Finding your voice online is a process that can take years. One question to consider when positioning yourself online is: Are you a participant, leader, expert, or guru? Determining your role will help define how you approach your market.
Let’s explore each role to help clarify which makes sense for you.
Participant is the most common role that people assume online. At some level we are all participants. Much like school, we join a club, an organization, or social network to participate and contribute to the community.
We find satisfaction being a part of the crowd and learn or grow as a result. For some, participation is the end goal and rewarding in itself.
If you run a business or use Internet marketing to promote a business, I suggest that you move beyond simple participation to leadership. If you’re not leading the discussion in your niche, someone else is!
Leadership is a quality we all demonstrate in some aspect of our lives. Whether it’s leading by example with your children, leading a team through a project, or stretching your limits to break through old paradigms, we all have the leadership qualities necessary to impact others.
Online, this might mean being the first to try something new and innovative, connecting with and educating others on a given topic, or building an online community of people with whom which you share a respectable level of trust, credibility and rapport.
Some go to school to learn how to be leaders, others learn through practice, and the lucky ones are born with it. At the end of the day, leadership is about influence and one’s ability to initiate change.
Have you worked in your field for at least 10 years? Do you regularly consult others within your niche as a thought leader? Have you authored a book, taught a class or been featured in the news as the authority within your niche? Well, you may qualify as an expert, depending on whom our ask.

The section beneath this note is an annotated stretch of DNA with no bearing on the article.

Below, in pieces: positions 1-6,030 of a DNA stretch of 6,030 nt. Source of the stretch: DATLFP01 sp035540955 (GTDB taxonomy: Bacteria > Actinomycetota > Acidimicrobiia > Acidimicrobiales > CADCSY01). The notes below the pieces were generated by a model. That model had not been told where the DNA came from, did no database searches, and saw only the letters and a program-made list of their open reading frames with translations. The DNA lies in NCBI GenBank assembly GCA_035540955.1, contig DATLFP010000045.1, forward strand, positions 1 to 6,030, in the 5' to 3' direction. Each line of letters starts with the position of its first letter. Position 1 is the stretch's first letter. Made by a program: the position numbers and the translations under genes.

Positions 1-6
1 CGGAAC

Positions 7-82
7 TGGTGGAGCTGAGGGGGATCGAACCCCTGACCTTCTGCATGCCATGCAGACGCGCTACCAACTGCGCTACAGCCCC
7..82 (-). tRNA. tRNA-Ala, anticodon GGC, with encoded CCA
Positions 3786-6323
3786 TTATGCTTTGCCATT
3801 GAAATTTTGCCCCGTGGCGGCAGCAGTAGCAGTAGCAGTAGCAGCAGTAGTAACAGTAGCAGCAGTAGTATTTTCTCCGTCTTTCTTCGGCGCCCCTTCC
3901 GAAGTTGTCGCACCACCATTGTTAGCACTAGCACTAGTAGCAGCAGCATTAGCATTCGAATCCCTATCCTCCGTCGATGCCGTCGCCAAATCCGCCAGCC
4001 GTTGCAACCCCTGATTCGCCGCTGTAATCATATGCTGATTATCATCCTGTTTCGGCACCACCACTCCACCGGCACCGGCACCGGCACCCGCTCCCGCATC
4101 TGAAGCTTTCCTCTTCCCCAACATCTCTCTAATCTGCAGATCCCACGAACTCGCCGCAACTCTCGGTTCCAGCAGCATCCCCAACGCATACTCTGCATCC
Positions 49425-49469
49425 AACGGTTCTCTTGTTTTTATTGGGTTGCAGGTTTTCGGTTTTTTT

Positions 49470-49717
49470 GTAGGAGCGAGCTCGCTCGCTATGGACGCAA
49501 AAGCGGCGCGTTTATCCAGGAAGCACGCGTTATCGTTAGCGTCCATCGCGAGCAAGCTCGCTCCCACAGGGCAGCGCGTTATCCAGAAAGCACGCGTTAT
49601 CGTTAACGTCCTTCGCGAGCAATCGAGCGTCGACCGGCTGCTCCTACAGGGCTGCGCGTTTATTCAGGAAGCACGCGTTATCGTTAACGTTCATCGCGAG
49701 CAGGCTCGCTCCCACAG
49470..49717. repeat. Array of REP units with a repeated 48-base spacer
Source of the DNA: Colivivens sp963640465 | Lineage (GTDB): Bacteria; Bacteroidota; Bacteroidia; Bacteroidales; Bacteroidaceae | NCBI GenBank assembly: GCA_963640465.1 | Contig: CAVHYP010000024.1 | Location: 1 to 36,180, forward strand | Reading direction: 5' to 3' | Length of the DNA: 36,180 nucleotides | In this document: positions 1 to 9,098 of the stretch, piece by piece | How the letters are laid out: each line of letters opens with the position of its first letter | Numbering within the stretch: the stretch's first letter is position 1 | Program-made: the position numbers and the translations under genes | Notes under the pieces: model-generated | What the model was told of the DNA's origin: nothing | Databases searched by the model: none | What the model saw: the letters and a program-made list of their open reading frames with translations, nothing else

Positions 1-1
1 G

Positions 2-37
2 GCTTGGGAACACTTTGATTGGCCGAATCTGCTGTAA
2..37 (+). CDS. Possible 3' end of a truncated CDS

Wikipedia defines an an expert as “a person with extensive knowledge or ability based on research, experience, or occupation and in a particular area of study.”
If you’re not an expert, there are many guides on how to become an expert, how to sound like an expert, and how to get expert status in just 4 weeks! Take each of these with a grain of salt, of course. Ultimately, you must feel comfortable and confident with your new “expert” status and many suggest that it could take a lifetime to achieve.
Of course, that was before the Internet and this is where things get interesting . . .
There is real debate about what defines a guru. For me, a guru is a leader and an expert within their field – someone that not only gets their niche, but has also built a sizable and loyal community around themselves and their niche. They continuously push the envelope to challenge status quo, are seemingly always the first to know, have a large following of people that listen closely, and have the ability to influence how others act on a mass scale.
There on many experts that don’t lead and probably more leaders that are not experts. That’s not a bad thing, it’s just human nature.
Here’s a good way to differentiate Expert vs. Guru: “Expert knows his stuff, contributes to industry related publications, but may or may not have fans and followers. Expert becomes a guru when he/she has his own volunteer evangelists and fans who help spread his/her message.” – Varju Luceno
What do you think? What is your role and where do you want to be? How will this factor into your Internet marketing strategy?